account background material necessary to understand the topics of such literature). They
will critique

these works for the validity of reasoning used, for the soundness of the mathematics
applied, and for

the appropriateness of the conclusions given the data collected.

e. extract correct information from tables and
common graphical displays, such as line graphs,

scatter plots,
histograms, and frequency tables;

It is a simple newspaper editor's trick to change the scale on a vertical or horizontal
axis of a graph to

fool the eye into thinking that something is increasing at an alarming rate (such as the
price of oil) or is

decreasing very slowly (such as unemployment). Also, there is another type of graph,
called an area

graph, which is sometimes used to communicate, e.g., that one magazine's readership is
double that

of its competitor, but really shows a symbol which is four times that of a smaller symbol
representing

the competitor's readership. Graphical displays communicate information very quickly, but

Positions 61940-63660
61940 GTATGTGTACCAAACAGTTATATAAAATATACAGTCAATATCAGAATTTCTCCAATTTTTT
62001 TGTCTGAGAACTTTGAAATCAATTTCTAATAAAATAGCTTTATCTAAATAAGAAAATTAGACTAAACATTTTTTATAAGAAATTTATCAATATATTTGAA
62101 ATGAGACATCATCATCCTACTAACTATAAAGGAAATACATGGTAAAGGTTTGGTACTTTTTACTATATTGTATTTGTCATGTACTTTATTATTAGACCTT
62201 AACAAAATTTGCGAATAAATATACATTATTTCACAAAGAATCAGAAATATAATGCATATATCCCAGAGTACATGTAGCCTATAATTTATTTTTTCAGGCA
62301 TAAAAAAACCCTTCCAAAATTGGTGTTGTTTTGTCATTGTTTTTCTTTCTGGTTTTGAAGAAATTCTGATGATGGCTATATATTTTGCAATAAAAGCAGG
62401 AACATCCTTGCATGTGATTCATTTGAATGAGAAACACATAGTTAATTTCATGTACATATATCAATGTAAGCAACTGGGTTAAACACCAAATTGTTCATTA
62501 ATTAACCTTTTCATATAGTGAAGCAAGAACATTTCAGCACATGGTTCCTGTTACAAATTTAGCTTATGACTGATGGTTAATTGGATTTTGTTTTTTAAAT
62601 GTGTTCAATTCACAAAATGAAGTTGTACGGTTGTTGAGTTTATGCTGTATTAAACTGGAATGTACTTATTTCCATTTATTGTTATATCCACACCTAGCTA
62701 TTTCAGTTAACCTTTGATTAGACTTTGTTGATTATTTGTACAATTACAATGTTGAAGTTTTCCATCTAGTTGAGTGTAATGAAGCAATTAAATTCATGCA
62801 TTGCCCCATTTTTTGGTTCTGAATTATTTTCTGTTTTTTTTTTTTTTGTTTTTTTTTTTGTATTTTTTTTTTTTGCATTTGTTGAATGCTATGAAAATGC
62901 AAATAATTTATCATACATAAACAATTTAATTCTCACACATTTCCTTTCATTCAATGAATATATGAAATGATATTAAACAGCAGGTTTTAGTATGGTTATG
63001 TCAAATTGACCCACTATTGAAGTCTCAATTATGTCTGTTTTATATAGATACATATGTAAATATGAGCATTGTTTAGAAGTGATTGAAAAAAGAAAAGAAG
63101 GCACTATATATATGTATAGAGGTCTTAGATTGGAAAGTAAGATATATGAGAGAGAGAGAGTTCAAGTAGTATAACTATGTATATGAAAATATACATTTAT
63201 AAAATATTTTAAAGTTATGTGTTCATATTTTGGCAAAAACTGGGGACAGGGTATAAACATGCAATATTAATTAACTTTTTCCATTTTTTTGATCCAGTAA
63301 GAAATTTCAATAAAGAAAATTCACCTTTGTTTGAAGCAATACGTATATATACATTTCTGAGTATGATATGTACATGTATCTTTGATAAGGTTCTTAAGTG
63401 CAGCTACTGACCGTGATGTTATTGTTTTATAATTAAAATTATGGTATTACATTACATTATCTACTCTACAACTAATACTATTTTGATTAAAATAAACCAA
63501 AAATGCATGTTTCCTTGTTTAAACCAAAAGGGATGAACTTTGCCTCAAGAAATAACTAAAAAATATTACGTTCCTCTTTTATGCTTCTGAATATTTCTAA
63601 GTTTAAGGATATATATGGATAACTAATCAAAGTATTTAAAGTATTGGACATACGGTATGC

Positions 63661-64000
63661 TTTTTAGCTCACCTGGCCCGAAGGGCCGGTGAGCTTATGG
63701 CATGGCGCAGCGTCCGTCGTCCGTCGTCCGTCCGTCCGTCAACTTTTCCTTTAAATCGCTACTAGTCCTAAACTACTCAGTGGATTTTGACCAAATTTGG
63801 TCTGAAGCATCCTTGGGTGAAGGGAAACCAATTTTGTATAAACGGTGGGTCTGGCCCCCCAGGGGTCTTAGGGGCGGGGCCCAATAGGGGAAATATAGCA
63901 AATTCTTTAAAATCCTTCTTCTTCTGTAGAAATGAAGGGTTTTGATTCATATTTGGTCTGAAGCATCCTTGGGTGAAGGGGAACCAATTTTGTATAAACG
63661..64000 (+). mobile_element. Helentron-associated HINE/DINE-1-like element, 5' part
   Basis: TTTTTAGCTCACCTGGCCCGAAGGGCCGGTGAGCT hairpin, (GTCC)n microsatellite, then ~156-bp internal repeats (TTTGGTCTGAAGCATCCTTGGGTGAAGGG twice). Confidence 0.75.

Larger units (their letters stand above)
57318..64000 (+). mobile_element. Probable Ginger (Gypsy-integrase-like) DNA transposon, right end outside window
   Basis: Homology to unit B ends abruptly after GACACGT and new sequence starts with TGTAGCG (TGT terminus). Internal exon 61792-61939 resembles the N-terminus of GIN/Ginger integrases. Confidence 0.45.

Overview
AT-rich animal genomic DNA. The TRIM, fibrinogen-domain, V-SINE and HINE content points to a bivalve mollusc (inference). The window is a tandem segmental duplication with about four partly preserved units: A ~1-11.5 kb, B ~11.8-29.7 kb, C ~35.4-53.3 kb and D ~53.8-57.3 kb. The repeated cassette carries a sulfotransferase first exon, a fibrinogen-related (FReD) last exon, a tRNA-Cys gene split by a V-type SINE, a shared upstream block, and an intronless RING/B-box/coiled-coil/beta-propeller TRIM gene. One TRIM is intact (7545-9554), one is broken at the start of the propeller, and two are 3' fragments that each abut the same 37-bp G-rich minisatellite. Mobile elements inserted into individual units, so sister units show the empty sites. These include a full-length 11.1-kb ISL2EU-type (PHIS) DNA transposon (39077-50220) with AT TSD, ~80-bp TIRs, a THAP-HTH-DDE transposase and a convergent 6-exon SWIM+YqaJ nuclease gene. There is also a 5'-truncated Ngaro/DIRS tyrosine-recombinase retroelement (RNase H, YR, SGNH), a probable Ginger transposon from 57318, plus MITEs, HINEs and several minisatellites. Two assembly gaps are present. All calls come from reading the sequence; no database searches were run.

they can

also communicate incorrect information based upon shape, size, or some other factor.
Students will l

learn to carefully examine all parts of graphically presented data in order to draw
correct conclusions

from these.

f. express the relationships
illustrated in graphical displays and tables clearly and correctly in

words;

Once a student has gleaned the correct information from graphical or tabular presented
data, there is

the issue of communicating this in English. Converting from a very precise language,
Mathematics,

to a very imprecise language, English, is generally a difficult problem. Students must
learn to take care

language.

g. use appropriate technology to describe and
solve quantitative problems.

There are many different forms of hardware and software currently in use by those who
apply

mathematics to the solution of real-world problems. As the amount of realism in a
mathematical

model increases, so does the difficulty of calculations necessary to deduce the
predictions of that

model. Therefore, it is useful for students to gain experience with technology such as
graphing

calculators, MatLab and Mathematica software packages, and JMP statistical analysis